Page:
Set in the historic Penn Quarter in a 19th-century landmark that once housed the Riggs National Bank, the unique 181-room Riggs hotel offers guests a true step back in time. Paying homage to the building’s original use, each of the rooms and suites are reminiscent of a bank vault, with coffered ceilings, stately pillars and oversize chandeliers that recall the “Bank of Presidents” glory days. The property is always buzzing due to Café Riggs, a central brasserie with a garden terrace, and Silver Lyan, a subterranean cocktail bar set in the bank’s main vault.
DuJour spoke with Jacu Strauss, the creative director at the LORE Group and Riggs Washington D.C., to learn more about all the hidden gems at this property.
What’s the most requested room at the property?
Room 601, The Ida McKinley Suite, one of our four first lady suites. It’s located on a beautiful corner of the sixth floor with views of Penn Quarter and the National Portrait Gallery.
What makes it so special?
The design of the suite is inspired by Ida Mckinley, First Lady of the United States at the turn of the 19th Century and wife of President William McKinley. She loved flowers and decorated The White House with plenty of flora. This love of flowers and plants were the inspiration for this suite, and the bold pink and purple palette is an abstract interpretation of this, and also a nod to the annual Cherry Blossom season in DC. All of the pieces are unique to this suite, with many of them being antiques I bought locally during my time living in the city. Even the minibar safe is customized to match the pink tones of the suite. The floral wallcoverings in the bedroom are by Voutsa, with whom we created custom prints for the majority of the rooms at the hotel.
What is the nightly rate for this room?
The suite costs around $1,000 per night.
What’s an interesting tidbit about the hotel that speaks to its status as an icon?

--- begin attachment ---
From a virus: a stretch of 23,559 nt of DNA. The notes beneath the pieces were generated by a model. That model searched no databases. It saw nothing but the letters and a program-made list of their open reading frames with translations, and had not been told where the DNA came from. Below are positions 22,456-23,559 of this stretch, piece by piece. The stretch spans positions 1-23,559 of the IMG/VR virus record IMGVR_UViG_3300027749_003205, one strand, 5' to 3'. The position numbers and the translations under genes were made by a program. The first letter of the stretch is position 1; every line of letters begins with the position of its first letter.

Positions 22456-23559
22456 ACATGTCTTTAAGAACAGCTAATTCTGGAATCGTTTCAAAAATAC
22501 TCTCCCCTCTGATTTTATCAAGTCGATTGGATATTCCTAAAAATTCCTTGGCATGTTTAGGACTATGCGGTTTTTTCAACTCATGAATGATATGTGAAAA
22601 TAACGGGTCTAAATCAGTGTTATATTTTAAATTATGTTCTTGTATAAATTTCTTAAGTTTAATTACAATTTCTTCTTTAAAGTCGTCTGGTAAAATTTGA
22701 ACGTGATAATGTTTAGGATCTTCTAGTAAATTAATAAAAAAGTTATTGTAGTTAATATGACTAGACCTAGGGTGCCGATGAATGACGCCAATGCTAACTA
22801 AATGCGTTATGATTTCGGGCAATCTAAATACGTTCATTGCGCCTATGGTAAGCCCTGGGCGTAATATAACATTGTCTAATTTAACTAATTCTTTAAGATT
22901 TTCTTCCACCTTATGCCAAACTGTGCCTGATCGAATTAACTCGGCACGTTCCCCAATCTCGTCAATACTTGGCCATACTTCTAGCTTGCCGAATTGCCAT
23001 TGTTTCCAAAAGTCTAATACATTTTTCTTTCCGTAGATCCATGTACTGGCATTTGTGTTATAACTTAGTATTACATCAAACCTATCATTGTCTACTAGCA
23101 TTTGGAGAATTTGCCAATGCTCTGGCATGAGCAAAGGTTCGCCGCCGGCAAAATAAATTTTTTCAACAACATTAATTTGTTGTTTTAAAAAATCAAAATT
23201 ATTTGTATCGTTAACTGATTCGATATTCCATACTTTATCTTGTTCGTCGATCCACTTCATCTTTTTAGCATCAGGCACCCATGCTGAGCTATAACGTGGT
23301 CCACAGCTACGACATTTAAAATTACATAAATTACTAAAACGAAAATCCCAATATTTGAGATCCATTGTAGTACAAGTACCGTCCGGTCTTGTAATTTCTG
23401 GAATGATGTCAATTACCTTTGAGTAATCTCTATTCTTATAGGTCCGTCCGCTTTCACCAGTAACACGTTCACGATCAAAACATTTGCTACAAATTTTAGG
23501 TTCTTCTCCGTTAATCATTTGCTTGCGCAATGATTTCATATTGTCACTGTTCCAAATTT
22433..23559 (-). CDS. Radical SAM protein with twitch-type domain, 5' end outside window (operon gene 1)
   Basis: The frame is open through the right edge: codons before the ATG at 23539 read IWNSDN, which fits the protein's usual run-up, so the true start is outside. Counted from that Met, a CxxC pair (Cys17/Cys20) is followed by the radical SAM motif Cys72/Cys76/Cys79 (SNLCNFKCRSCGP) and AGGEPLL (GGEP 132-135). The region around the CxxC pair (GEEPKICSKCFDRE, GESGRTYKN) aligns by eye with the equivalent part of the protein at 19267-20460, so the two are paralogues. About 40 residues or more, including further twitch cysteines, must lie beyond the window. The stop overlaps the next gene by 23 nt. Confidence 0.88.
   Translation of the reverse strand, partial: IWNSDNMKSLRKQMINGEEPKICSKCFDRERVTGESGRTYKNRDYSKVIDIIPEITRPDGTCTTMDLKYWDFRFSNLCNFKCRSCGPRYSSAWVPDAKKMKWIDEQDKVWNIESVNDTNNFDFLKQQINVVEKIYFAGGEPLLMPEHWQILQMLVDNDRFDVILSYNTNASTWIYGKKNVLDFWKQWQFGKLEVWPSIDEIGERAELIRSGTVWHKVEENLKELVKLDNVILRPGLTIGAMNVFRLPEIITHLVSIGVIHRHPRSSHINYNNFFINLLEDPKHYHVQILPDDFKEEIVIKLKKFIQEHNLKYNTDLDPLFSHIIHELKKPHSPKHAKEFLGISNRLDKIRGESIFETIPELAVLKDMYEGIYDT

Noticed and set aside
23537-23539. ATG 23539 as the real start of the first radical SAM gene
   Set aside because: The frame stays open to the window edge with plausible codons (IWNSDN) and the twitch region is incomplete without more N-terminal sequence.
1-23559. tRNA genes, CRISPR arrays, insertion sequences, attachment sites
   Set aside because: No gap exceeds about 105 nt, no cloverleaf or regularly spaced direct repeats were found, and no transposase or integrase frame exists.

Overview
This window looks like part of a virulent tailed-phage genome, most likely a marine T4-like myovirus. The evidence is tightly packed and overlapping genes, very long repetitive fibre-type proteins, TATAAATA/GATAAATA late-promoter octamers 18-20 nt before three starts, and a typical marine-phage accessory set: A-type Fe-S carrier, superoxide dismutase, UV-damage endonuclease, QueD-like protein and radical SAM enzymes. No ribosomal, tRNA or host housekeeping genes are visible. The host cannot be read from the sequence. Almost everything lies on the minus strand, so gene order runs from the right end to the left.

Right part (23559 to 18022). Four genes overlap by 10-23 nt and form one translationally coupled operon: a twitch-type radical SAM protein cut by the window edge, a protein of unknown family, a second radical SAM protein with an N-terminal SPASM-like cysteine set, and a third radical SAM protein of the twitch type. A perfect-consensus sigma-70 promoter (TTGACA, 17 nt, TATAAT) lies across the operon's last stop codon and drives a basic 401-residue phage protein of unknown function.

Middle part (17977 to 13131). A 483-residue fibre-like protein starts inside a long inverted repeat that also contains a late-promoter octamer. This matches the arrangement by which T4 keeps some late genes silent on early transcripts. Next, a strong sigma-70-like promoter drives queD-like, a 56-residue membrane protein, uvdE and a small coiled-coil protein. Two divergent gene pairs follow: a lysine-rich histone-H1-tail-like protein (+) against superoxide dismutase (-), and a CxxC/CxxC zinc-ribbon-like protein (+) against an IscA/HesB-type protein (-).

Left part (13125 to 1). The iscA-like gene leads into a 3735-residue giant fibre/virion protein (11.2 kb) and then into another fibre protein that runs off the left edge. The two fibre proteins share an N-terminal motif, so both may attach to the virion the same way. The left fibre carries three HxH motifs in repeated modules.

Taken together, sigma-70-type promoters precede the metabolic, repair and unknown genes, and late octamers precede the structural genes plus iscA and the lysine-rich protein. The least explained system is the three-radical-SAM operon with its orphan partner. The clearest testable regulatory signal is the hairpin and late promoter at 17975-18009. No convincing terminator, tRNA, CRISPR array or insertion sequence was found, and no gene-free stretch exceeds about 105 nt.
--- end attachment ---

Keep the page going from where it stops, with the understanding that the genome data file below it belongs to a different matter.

I love of all the uncovered hints, symbols and secrets of this building’s history as a grand, golden age bank buildings from the late 19th century, and the way we incorporated it into the story of Riggs. We found a profile medallion on the frames of the original brass doors with Juno Moneta the Roman goddess of funds or money. We loved the way she looked both confident and elegant and this is what we wanted Riggs to look and feel.
What’s your personal favorite room? Why?
We discovered a hidden concrete vault which is now The Cabinet Room in Silver Lyan, our lower ground floor bar. We uncovered the original tiled floor and metal ceiling during the refurbishment, which we retained in their original state. We then found mysterious secret chambers filled with angled mirrors, these allowed people to check if any ambitious thieves were trying to tunnel into the vault to steal the personal treasures of DC’s most notable residents and families.
What’s your favorite design element on property?
I love the glass and wood display case in Café Riggs filled with giant paper flowers, it’s actually two stories in height. The flowers were made and designed in collaboration between myself and Mio Gallery. I actually personally installed and arranged the flowers in the cabinet. The installation plays on the Grand scale of the public areas.
What special perk or amenity do you offer that no one knows about?
This would actually be another secret room. During the refurbishment we discovered another smaller, secret vault with original safe doors and metal clad interior. We turned this into a secret lounge and bar for special visitors and groups. And what makes it more magical is that you have to walk through the hotel gym in order to get to it, so it really is well hidden.
How about one more fun fact about the property?
In a building like this I need more than one! There is an original marble staircase in the main arrival lobby that goes nowhere, it just ends. The room numbers are displayed as plates resembling traditional safety deposit boxes. All the mirrors in the public areas are made with silver leaf, a nod to coins and noble metals used to make precious items and very relative to banking.